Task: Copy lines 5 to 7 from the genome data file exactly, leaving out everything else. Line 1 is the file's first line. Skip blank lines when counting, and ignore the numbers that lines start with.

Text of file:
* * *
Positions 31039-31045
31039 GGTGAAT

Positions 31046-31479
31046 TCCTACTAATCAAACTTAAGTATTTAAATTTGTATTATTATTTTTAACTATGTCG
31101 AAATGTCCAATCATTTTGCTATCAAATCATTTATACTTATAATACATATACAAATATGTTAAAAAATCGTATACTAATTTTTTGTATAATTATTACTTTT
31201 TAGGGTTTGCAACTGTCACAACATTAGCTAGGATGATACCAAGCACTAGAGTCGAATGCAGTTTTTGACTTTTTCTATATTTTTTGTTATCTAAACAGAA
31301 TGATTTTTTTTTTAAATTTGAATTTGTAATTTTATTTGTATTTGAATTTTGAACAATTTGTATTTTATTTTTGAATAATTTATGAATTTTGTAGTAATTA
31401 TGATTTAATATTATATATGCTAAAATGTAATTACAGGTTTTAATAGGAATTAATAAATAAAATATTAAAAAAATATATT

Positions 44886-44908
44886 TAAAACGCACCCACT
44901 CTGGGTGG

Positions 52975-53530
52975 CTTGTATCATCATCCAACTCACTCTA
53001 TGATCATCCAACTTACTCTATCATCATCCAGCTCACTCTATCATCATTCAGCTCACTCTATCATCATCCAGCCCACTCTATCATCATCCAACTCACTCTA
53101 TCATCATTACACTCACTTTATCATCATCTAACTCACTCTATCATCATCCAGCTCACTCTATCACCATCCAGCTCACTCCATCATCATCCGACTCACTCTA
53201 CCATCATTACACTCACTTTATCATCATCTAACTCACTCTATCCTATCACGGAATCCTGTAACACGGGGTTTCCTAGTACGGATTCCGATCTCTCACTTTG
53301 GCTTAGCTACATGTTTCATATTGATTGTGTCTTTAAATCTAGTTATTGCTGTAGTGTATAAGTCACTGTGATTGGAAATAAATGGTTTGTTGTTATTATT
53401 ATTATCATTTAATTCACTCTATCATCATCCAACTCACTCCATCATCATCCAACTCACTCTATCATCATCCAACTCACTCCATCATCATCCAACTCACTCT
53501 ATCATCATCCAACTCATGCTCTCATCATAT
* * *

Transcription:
31101 AAATGTCCAATCATTTTGCTATCAAATCATTTATACTTATAATACATATACAAATATGTTAAAAAATCGTATACTAATTTTTTGTATAATTATTACTTTT
31201 TAGGGTTTGCAACTGTCACAACATTAGCTAGGATGATACCAAGCACTAGAGTCGAATGCAGTTTTTGACTTTTTCTATATTTTTTGTTATCTAAACAGAA
31301 TGATTTTTTTTTTAAATTTGAATTTGTAATTTTATTTGTATTTGAATTTTGAACAATTTGTATTTTATTTTTGAATAATTTATGAATTTTGTAGTAATTA